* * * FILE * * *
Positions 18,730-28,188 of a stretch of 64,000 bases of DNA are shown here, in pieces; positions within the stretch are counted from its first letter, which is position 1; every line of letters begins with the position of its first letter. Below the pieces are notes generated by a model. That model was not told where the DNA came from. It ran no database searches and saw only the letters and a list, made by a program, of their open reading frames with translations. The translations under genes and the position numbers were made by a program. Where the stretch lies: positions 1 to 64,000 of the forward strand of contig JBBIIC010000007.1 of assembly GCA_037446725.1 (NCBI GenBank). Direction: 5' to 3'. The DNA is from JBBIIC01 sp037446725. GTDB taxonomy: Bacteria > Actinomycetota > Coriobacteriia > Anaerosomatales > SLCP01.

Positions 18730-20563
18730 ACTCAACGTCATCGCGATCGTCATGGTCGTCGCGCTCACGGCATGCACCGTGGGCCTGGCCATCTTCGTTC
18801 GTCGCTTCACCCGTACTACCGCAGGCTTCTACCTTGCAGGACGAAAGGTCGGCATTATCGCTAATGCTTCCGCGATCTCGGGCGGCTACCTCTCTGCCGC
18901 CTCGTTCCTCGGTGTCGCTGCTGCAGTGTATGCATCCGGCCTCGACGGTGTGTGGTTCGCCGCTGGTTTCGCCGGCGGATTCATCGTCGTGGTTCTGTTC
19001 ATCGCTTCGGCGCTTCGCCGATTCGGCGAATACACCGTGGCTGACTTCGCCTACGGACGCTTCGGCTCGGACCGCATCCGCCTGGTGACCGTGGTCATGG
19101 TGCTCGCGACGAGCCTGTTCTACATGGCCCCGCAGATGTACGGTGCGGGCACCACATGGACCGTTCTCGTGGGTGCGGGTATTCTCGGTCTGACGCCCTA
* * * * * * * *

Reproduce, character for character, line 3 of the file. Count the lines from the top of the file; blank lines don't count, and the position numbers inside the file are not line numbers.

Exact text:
18730 ACTCAACGTCATCGCGATCGTCATGGTCGTCGCGCTCACGGCATGCACCGTGGGCCTGGCCATCTTCGTTC